Rituals have long had a bad rap, ever since the sixties when they were seen as a relic and symbol of stuffy dogma and oppressive regimes. However, any anthropologist will tell you the whole of human civilisation, and our ability to thrive, is based on ritual. In every nation, culture that is and ever has been, ritual has played a key role. It is core to who we are as humans. Technology has been built around the concept of ritual as being oppressive when in actual fact rituals are made to give us strength, structure and to help us thrive and grow. The lack of ritual will foster chaos and weakness - much like a climbing plant without trellis or a garden without trees.
The internet may have brought us community but without rituals to root us in that community, to ground us, there is no point to that community. We cannot make scrolling a ritual because it requires words and pictures - not presence. When we make scrolling a ritual, we end up with a psychic vacuum, hyper anxious and depressed. A ritual has an end goal. It's how we are built as humans. We need each other and we need physical ritual. It's ritual, not money, that makes the world go round.
Why do junkies get depressed even when they have broken dependency? It's not the drug they miss in their core - it's the habit. The ritual of scavenging, scoring, obtaining the desired drug. The effect lasts only a moment but it's the ritual that keeps them in a community, allows them to belong and have purpose - however meangingless. Why do folk who retire often die within months of gaining their pension and freedom? It's the ritual of work they miss. When a loved one dies, it's not so much the person (that comes later) but the things we did with them we miss, that cause the ache. The breaking of those rituals, however small. In fact, because they are small. It aches so bad. When we split up from someone, we either immediately build new rituals and break old ones or we behave like a loved one has died, haunting vacant places and habits. Mourning the loss of small rituals full of meaning because they were the structure on which our love could grow. Why do we shop when we have no money? It brings us comfort, the ritual that assures us we can provide for our needs and desires. Why do we value streaming less than the physical? Because it's the physical ritual that allows us to build real emotional muscle.
Weddings, funerals, births, celbrations or the major and minor kind - it doesn't matter. It's a ritual. We can go, knowing how to behave, what to do, and belong. We don't need explanations, words and pictures or an instruction manual or Google; we just need to be involved.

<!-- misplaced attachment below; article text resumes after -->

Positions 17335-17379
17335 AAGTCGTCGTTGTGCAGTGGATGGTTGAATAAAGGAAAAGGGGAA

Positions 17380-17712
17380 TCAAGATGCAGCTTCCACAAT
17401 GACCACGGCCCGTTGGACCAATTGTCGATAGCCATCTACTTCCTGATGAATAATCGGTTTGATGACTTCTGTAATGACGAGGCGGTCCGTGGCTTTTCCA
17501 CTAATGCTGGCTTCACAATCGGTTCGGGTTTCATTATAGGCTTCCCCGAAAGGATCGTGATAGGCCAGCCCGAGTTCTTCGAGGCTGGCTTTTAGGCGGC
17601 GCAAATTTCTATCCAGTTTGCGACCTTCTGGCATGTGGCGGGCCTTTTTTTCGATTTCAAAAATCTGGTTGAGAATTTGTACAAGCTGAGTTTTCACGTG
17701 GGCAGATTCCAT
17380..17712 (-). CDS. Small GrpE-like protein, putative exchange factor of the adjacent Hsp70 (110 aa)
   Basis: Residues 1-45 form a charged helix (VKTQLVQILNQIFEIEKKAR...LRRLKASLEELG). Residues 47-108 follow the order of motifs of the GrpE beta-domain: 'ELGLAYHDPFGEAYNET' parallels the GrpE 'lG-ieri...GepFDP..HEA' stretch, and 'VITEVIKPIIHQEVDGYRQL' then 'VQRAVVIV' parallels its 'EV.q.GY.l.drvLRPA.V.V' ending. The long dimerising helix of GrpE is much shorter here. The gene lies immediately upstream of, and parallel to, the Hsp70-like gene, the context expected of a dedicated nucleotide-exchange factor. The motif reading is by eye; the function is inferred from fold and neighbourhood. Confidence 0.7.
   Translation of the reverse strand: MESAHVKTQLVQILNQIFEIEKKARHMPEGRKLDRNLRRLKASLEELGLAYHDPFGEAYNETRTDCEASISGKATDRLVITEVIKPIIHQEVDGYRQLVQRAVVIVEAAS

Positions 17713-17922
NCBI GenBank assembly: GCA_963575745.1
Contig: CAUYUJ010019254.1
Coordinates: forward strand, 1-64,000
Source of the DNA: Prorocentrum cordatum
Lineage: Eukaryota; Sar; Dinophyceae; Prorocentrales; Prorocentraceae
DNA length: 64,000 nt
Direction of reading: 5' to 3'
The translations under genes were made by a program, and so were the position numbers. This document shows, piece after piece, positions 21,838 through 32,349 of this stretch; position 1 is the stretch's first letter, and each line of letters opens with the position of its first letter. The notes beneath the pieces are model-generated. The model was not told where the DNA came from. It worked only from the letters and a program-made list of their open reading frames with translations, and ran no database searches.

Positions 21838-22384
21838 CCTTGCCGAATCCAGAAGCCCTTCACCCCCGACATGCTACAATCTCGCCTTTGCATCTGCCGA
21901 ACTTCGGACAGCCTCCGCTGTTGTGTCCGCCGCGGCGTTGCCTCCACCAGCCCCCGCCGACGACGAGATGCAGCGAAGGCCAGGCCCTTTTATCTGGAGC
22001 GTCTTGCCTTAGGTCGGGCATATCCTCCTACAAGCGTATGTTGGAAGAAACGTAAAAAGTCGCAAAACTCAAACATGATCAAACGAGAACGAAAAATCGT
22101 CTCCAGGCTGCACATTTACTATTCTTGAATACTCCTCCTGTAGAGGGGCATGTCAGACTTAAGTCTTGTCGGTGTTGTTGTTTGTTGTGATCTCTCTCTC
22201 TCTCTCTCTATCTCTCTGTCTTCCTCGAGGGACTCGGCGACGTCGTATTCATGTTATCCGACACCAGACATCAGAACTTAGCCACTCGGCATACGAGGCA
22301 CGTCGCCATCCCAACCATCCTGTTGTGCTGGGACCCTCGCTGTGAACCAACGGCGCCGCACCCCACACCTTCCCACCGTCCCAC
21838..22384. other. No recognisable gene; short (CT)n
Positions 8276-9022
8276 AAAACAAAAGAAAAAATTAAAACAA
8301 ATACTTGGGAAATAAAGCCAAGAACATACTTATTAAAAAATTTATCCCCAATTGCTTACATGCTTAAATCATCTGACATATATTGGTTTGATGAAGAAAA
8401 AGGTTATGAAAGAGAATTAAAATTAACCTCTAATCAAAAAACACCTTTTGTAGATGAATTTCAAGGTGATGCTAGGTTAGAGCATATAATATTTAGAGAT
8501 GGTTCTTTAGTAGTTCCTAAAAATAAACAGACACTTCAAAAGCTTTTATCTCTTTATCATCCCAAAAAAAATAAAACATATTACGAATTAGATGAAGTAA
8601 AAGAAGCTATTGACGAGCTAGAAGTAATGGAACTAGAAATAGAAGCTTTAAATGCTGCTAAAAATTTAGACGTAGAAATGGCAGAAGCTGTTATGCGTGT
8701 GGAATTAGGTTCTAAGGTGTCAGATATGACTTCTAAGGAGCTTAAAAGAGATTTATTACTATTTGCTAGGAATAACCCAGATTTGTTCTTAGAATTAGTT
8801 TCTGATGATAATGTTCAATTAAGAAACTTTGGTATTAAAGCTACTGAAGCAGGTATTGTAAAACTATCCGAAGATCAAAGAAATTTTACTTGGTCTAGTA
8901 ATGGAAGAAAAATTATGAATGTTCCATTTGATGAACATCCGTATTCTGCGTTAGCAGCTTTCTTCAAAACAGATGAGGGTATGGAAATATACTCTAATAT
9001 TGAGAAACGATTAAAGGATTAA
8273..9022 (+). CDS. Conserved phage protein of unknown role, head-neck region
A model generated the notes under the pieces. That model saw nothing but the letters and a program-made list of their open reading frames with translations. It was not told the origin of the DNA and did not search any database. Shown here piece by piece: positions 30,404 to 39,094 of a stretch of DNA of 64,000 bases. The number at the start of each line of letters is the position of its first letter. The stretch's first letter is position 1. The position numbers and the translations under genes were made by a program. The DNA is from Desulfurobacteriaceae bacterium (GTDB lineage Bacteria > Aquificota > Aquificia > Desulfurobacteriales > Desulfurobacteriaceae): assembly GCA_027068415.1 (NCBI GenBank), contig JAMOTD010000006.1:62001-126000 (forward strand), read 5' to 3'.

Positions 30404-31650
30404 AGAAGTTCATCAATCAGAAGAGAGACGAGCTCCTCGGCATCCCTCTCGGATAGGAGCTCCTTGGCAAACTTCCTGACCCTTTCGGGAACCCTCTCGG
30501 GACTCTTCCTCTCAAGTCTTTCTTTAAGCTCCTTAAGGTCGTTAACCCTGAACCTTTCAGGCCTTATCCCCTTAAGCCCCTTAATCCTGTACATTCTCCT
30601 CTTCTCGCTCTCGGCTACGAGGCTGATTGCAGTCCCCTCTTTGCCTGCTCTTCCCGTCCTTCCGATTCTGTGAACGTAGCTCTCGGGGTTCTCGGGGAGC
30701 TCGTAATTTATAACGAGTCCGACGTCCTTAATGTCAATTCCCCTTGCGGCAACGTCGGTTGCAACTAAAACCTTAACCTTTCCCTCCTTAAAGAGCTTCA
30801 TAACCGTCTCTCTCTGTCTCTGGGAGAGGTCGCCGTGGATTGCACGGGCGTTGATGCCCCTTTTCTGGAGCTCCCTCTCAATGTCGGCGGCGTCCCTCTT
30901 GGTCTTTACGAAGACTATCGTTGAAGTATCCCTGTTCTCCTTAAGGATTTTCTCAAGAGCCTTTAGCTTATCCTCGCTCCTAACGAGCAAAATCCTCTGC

The digital age, more than war, famine, disease and climate crisis is crushing our humanity till we are amorphous sludge. We don't budge from our screens. Ironically, those who routinely attend a food bank or a community shelter will survive better than those who have funds but no communal event anymore. Covid broke so many rituals and we've never got our momentum going since. Now more than ever before, we need to celebrate and make small spaces for community. No event is too small, no problem too large we cannot somehow make an event out of it. Rituals + event = memories.
Nothing shrieks the death of ritual and culture than the stream of announcements which we are told are 'stories'. They are not stories - they are propaganda. A story involves a community. With a constant flow of 'stories', we are losing the space to process, to be and to form the roots of real community: friendship, trust and plain old-fashioned conversation. Announcement culture is exhausting. I literally have no emojis left to describe my enthusiasm for something I am not a part of. More and more, I find myself looking for ways to engage on a real level and would rather spend my time and money making a real experience with someone than posting something flippant on a loop in perpetuum.
Even Jesus knew how much humans depended on rituals which is why he went into explicit detail to create one through the breaking of bread and sharing of wine. In this, he allows people out of his time and place to celebrate and share in his physical death - a ritual that confirms participants in that community, acknowledging Jesus died for our sins. Christianity today is just a name of a set of dogmas many believers feel estranged from but the Eucharist unites believers in what is real, what we believe and who we follow. So, start building small rituals into your day. It doesn't mean every day is the same, but it establishes links with who you are, what you value. Be it a skincare routine, the way you fold your clothes, an exercise, the way you make coffee. Be frugal with your scrolling but lavish with your love-building. Rituals bring us back to who we are. Ask any old person who has been taken into a home or anyone who has spent a long time in hospital.
I grew up in a wonderful civic northern town but witnessed the obliteration of its civic rituals - from the way we talked to each other to the Mayor's Parade and the WMC - between Thatcherism and the Strikes. Money can never fill the hole that community and culture brings. All the redundnacy money thrown at the miners went on heroin because, if we don't have our culture, built on rituals and community, there's an existential despair no money or policy can repair. Those rituals, from friendly banter to the Mayor's parade, the market, the Working Men's Club and festivals - had taken centuries to form. You cannot take them away and replace them with zeros.
As we move into a very different time and inflationary chaos, it is really important we replace and build new rituals of love with WHOEVER is in our community. When we invest in each other, we build true value and strength to community. Let's not forget that. Start building real ritual back into the fabric of our lives.